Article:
Office for Standards in Education (Ofsted)
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Improving science in colleges - sharing ideas and examples of good practice
An Ofsted report published yesterday identifies the factors which have helped colleges improve the quality of their science provision, or maintain high standards, and makes recommendations for further improvement.
The survey report, Improving science in colleges, a survey of good practice, draws on evidence from inspections carried out in spring 2011, which set out to observe and evaluate teaching and learning and the quality of leadership and management in 18 colleges.
Science education is seen as a key contributor to providing a highly skilled workforce for continued economic development. This report shows that the most successful colleges collaborated with nearby universities to provide courses that led directly to undergraduate study.
Successful science departments also had well-motivated subject teams that developed high-quality resources and agreed joint approaches to assessment and support for students. They innovated by sharing ideas and practice with each other and continually looked for improved ways of working.
Her Majesty’s Chief Inspector, Miriam Rosen, said:
‘We saw evidence of a great deal of good practice around the country including teaching that engaged young people and helped them learn well.
‘The best colleges had a full range of well attended science enrichment activities including visits to industry and employers and field trips to stimulate interest and broaden students’ perspectives on their studies.’
The range of curricula offered and the reason post-16 students favoured some courses over others was another aspect looked at in the survey. For example, vocational courses in forensic science have proved popular with students over the past few years. This has often been attributed to the success of television programmes which have brought the work of forensic scientists to the attention of a wider audience.
The best colleges offered virtual learning environments in science and this was seen as a trusted resource by students and teachers alike. Many students worked online and at home and valued the easy access to science resources and the ability to communicate freely with their teachers and submit work for marking online.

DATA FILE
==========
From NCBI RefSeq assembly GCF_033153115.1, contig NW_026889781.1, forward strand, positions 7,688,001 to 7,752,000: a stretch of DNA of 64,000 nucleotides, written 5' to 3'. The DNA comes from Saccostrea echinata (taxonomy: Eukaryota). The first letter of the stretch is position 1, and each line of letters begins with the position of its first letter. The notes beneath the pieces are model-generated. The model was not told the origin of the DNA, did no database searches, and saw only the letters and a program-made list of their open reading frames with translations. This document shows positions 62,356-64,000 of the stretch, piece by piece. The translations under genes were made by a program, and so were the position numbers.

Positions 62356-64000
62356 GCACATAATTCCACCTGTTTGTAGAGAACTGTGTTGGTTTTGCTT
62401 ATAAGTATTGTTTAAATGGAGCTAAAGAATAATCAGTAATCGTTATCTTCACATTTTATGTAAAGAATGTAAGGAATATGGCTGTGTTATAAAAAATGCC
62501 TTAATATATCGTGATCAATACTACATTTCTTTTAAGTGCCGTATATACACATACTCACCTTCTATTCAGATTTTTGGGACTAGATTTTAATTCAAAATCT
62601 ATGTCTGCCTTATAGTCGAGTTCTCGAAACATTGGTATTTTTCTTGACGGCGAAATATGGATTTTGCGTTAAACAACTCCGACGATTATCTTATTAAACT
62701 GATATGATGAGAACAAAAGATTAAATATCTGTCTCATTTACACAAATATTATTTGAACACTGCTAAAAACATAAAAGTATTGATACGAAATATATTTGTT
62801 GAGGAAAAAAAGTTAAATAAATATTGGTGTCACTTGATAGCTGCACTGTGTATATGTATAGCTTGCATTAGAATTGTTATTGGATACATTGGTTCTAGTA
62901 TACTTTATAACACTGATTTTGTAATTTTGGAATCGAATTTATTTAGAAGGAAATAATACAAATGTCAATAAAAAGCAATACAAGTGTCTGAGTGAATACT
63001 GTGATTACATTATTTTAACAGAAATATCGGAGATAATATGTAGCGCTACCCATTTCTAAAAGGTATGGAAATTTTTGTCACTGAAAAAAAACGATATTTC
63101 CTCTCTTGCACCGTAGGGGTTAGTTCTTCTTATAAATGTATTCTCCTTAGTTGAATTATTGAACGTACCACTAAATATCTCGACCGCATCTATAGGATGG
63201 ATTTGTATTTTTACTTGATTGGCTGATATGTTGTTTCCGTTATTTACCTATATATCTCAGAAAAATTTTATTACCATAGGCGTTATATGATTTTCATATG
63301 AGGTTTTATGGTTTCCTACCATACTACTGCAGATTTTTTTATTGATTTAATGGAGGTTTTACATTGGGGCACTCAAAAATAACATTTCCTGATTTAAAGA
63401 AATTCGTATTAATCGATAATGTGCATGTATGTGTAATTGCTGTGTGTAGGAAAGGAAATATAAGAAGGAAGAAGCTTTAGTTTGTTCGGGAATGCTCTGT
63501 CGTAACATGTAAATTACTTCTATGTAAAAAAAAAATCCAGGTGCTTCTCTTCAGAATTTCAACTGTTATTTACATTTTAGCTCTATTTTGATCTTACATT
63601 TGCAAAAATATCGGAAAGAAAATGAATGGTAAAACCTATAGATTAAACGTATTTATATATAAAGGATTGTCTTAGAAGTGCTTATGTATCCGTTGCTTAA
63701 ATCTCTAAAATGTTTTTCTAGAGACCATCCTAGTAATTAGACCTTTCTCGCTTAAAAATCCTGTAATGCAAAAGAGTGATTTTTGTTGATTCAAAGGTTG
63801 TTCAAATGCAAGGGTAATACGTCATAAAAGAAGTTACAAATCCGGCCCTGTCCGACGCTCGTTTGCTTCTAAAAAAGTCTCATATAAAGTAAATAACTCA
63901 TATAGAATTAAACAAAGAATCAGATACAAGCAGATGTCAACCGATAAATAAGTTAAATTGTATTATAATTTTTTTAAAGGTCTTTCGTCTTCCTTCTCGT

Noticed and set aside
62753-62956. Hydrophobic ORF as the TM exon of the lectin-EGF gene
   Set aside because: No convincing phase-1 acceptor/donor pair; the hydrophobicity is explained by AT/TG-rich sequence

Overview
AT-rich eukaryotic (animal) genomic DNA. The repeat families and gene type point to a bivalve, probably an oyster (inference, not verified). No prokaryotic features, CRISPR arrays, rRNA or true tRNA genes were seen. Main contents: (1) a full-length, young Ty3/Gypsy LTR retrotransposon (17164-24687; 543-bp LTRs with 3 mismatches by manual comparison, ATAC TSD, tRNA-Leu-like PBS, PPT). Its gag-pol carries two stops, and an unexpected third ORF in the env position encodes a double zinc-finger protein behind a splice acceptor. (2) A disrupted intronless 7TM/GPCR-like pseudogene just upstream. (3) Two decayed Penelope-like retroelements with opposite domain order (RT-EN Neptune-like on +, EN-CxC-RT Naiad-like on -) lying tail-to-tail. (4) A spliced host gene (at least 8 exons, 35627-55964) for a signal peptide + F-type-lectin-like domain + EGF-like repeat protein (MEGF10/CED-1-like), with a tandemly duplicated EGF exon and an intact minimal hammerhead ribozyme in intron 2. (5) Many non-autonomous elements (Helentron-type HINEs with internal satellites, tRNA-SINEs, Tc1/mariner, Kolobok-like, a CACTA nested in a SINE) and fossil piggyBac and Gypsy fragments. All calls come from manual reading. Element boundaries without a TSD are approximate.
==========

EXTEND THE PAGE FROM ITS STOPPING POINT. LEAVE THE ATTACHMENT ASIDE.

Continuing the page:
The report recommends that schools, colleges, post-16 partnerships and careers services should work together to make sure that all Key Stage 4 pupils get access to independent advice about the full range of options available to them so that the full spectrum of science, technology, engineering and maths related career options are available.
College managers should help staff develop techniques to ensure that everyone in a class can contribute and follow discussions. Teachers and college managers should provide rigorous initial assessments for science students, especially for literacy and numeracy skills, to ensure effective enrolment on the right courses.
The report makes some important recommendations to government departments and leaders and managers in the post-16 sector. The Department for Education and the Department for Business, Innovation and Skills, with the awarding bodies, should work together to develop clear information about academic and vocational science courses for post-16 students, both at foundation and intermediate level.
Notes to editors
The report is available on the Ofsted website www.ofsted.gov.uk
The Office for Standards in Education, Children's Services and Skills (Ofsted) regulates and inspects to achieve excellence in the care of children and young people, and in education and skills for learners of all ages. It regulates and inspects childcare and children's social care, and inspects the Children and Family Court Advisory Support Service (Cafcass), schools, colleges, initial teacher training, work-based learning and skills training, adult and community learning, and education and training in prisons and other secure establishments. It assesses council children’s services, and inspects services for looked after children, safeguarding and child protection.
Media can contact the Ofsted Press Office through 020 7421 5911 or via Ofsted's enquiry line 0300 123 1231 between 8.30am - 6.00pm Monday - Friday. Out of these hours, during evenings and weekends, the duty press officer can be reached on 07919 057359.